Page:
Data security is about economics. If you want guaranteed service levels on the security of your IP and customer data that you store in a SaaS system, you need to RFP and negotiate the appropriate contract and security countermeasures (encrypting data at rest and in motion, employee monitoring, key management, data loss prevention, malicious software detection and more).  Compliance with PCI DSS 2.0 and HIPAA may come at additional cost.

Data security in the cloud is a cost borne upstream by the customer and downstream by the cloud provider.

From a cloud service provider perspective, note that there are high fixed costs involved in providing capacity, customer support and secure infrastructure while the revenue from consumers is variable. Consumers that adopt a hybrid model for cloud delivery will have additional fixed and variable costs of operation.

In order to protect your data in the cloud, I suggest adopting some common-sense best practices:

  • Before moving your application to the cloud, do some attack modeling and consider the value of your assets to be stored in the cloud, versus the cloud service costs and custom security measures you may (or may not need) to implement
  • Invest in software security. Remember that hackers attack your software, not your security procedures.
  • After you set a budget, choose a cloud service according to your threat model and read their dotted line on data security before committing
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WikiLeaks Breach – trusted insiders not hackers

With a delay of almost 10 years – SCIAM has published an article on the insider threat – WikiLeaks Breach Highlights Insider Security

As one of the pioneers in the DLP space (data loss prevention) and an active data security consultant in the field since 2003 – I am not surprised when civilians like the authors of the article and the current US administration claim discovery of America, once they discover that the emperor is naked.  Of course there is an insider threat and of course it is immune to anti-virus and firewalls and of course the US Federal government is way behind the curve on data security – installing host based security which was state of the art 7 years ago.

My Dad, who worked in the US and Israeli Defense industry for over 50 years is a PhD in systems science. He asked me how it happened that Wikileaks was able to hack into the US State Department cables.  I explained that this was not an external attack but a trusted insider leaking information because of a bribe or anger at Obama or Clinton or a combination of the 4 factors. My Dad just couldn’t get it.   I said look – you know that there is a sense of entitlement with people who are 20-30 something, that permits them to cross almost any line.  My Dad couldn’t get that either and I doubt that the US Federal bureaucrats are in a better place of understanding the problem.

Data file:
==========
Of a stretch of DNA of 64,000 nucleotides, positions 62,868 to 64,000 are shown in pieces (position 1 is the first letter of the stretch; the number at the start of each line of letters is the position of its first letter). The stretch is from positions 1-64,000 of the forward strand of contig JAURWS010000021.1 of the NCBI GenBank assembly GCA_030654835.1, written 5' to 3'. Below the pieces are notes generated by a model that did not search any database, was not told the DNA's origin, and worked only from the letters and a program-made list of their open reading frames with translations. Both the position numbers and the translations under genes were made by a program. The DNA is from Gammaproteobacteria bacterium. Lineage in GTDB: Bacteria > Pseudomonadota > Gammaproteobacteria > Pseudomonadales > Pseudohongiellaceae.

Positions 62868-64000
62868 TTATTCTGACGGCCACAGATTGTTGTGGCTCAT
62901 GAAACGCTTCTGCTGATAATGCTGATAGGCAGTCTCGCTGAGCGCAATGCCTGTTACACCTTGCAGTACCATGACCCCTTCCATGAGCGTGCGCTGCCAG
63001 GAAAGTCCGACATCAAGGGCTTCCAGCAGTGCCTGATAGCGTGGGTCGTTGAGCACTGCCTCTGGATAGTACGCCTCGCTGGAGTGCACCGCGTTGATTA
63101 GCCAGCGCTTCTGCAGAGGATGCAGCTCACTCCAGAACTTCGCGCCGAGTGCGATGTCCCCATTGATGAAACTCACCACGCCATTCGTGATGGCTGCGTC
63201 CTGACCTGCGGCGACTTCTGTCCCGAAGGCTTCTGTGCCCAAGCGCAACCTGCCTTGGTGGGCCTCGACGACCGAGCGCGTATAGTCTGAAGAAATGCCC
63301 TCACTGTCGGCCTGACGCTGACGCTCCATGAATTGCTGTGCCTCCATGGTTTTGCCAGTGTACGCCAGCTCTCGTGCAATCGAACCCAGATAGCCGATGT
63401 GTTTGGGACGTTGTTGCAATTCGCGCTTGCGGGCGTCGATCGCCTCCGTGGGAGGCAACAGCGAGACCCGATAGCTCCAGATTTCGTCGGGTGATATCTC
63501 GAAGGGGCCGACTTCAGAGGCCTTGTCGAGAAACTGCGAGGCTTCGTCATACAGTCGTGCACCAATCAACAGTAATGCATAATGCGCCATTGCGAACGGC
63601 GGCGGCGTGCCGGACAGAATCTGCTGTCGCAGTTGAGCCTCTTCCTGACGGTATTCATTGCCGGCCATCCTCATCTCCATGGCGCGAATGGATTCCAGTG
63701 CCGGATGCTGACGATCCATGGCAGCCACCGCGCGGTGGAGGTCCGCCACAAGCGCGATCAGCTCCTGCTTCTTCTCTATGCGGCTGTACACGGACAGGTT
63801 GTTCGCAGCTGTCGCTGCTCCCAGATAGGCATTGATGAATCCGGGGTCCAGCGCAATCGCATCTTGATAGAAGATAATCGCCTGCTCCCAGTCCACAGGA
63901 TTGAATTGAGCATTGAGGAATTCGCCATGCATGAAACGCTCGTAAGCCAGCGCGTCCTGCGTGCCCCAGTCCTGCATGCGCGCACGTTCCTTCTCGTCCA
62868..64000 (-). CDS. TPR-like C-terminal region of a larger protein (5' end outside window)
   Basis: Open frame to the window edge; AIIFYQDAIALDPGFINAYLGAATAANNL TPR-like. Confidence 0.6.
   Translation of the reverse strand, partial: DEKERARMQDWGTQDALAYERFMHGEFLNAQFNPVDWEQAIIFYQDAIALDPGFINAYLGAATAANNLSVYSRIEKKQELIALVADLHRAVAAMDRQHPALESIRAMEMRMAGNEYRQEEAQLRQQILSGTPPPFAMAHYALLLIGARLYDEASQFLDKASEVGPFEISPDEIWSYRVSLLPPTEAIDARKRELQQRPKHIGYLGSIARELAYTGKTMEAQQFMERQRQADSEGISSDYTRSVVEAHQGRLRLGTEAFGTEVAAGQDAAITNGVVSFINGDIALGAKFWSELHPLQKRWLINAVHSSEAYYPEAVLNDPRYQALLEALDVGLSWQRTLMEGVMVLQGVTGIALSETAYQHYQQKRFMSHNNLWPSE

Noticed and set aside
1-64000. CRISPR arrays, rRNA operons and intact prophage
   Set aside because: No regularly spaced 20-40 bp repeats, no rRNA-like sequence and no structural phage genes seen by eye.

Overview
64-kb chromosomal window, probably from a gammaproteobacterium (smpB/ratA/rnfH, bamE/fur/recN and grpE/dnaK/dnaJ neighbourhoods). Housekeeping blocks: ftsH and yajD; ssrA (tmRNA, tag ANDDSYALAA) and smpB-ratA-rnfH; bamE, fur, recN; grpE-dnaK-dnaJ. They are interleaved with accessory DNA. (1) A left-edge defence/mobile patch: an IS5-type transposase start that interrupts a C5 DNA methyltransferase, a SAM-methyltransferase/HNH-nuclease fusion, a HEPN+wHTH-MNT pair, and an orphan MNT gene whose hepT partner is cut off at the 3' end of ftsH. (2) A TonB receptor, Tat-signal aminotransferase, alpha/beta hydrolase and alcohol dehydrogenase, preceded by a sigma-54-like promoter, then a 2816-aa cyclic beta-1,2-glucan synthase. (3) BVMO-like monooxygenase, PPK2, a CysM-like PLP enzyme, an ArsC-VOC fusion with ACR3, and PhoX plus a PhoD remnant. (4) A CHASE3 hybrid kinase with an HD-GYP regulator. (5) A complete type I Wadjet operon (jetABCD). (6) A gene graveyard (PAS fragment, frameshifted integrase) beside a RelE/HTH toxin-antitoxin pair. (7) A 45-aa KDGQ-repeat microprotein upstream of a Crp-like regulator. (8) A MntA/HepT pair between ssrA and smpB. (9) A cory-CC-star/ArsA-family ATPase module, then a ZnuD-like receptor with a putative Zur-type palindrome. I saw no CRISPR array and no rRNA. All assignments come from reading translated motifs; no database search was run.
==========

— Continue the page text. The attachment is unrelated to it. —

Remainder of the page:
Data leakage by trusted insiders is a complex phenomenon and without doubt, soft data security countermeasures like accepted usage policies have their place alongside hard core content interception technologies like Data loss prevention.  As Andy Grove once said – “a little fear in the workplace is not a bad thing”. The  set of data security countermeasures adopted and implemented must be a good fit to the organization culture, operation and network topology.

BUT, most of all – and this is of supreme importance – it is crucial for the head of the management pyramid to be personally committed by example and leadership to data protection.

The second key success factor is measuring the damage in financial terms. It can be argued that the Wikileaks disclosures via a trusted insider did little substantive damage to the US government and it’s allies and opponents alike. If anything – there is ample evidence that the disclosure has helped to clear the air of some of the urban legends surrounding US foreign policy – like the Israelis and the Palestinians being key to Middle East peace when in fact it is clear beyond doubt that the Iranians and Saudi financing are the key threats that need to be mitigated, not a handful of Israelis building homes in Judea and Samaria.

As an afternote to my comments on the SCIAM article, consider that after the discovery of America, almost 300 years went by before Jefferson and the founding fathers wrote the Declaration of Independence.   I would therefore expect that in the compressed 10:1 time of Internet years, it will be 30 years before organizations like the US government get their hands around the trusted insider threat.

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Compliance, security and Wikileaks

This is an essay I wrote in 2004.  There is nothing here that doesn’t still ring true, especially with the latest round of Wikileaks disclosures. I wrote then and I still hold that  compliance and and data security technology cannot protect an organization from a data breach. The best security countermeasures  for protecting a company’s digital assets and individuals’ private information are uncompromising ethics and honest management.